Electronic cigarettes, better known as e-cigs, have rapidly grown to be a substance in the spotlight as teens and adults claiming to quit smoking seek its smokeless puff. It is a largely unregulated industry that’s turned into a $3 billion global market with more than 400 brands and a wide variety of e-liquid flavors. The United Nations health agency announced on Tuesday that it needs to intervene, and regulation along with a ban from indoor use must be implemented until experts have conducted more research on its health risks and possible benefits.
The World Health Organization (WHO) has joined in the efforts to control the industry by releasing a report to its 194-member nations that calls for a ban on sale to minors and possibly a ban or limit on any advertising, promotion, or sponsorship for e-cigs. Currently, the competition between the different types of e-cigs has become cut throat, especially with the traditional cigarette and has caused tobacco companies to aggressively advertise and steal back their market share. The report, along with suggestions on how the world will handle the e-cig evolution, will be discussed at a WHO conference scheduled for October in Moscow, Russia.
According to the report, "[Regulation] is a necessary precondition for establishing a scientific basis on which to judge the effects of their use, and for ensuring that adequate research is conducted and the public health is protected and people made aware of the potential risks and benefits." The e-cigs have been around since 2007 and were created with the intent of giving addicts a less harmful option; however, studies have shown the smoke drives deeper into the lungs than regular cigarettes.
Just Monday, the American Heart Association requested for there to be more regulation and research, especially to remove e-cigs out of the hands of teenagers who see it as a less risky but cool and flavorful way to smoke. In order to prevent another generation of young people from becoming nicotine addicts, there needs to be a level of regulation that mimics traditional cigarettes because they’re being used just the same. E-cig sellers will say their product is a useful and less harmful way for those addicted to nicotine to ease out of the habit and quit, but this means to an end may be more harmful than switching to quitting tools such as nicotine patches and gum. No one will know which is truly worse, but this Machiavellian approach does not justify the increase of teen e-cig users who wouldn’t have picked up a nicotine product in the first place had they not be enticed by the cherry flavors and odorless electronic smoking device.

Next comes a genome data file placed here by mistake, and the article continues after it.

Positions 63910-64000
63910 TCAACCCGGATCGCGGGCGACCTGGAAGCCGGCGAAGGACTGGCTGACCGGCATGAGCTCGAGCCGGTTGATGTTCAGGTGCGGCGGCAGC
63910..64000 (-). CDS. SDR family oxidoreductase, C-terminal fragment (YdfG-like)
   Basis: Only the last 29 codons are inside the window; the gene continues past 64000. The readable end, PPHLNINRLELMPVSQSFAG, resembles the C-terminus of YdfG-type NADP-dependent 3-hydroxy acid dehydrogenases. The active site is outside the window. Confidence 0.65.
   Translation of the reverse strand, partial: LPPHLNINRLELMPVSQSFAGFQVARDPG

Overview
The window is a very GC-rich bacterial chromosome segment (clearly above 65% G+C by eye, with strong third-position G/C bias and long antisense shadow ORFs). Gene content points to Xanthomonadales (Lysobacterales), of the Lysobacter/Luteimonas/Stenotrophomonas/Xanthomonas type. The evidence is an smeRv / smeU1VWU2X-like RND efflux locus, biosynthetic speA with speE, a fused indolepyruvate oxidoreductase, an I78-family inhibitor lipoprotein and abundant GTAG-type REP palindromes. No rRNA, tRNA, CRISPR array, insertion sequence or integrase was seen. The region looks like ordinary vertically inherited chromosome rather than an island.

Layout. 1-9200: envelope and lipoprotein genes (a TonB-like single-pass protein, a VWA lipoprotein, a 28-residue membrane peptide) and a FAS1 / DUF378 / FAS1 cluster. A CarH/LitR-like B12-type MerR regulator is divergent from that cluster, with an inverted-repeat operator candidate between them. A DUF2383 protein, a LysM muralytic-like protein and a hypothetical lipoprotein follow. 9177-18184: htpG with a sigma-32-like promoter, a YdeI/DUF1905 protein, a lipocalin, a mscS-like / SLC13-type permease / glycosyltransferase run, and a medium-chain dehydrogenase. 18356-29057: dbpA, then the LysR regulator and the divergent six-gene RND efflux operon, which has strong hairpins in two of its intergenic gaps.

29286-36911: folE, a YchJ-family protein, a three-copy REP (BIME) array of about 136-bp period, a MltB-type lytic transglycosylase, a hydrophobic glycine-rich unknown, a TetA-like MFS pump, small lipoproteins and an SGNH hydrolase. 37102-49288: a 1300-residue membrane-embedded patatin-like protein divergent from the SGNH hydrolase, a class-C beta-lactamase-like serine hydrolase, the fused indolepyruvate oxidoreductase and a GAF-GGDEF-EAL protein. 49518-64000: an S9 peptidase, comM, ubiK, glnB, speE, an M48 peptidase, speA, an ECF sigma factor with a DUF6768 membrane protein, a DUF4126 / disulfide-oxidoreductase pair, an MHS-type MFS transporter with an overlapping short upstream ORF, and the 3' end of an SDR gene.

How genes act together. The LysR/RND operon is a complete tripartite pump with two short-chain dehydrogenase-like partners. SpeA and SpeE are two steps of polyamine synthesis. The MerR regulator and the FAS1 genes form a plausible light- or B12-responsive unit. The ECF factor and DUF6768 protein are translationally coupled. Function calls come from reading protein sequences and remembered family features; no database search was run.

The Food and Drug Administration has been warning the American public about the unknowns associated with e-cigarettes and the potential risks of inhalation, and studies have shown inhaling e-cigs has the same effect as a traditional cigarette. The FDA has proposed a rule that would extend the definition of a tobacco product in order to cover regulation on the electronic cigarette.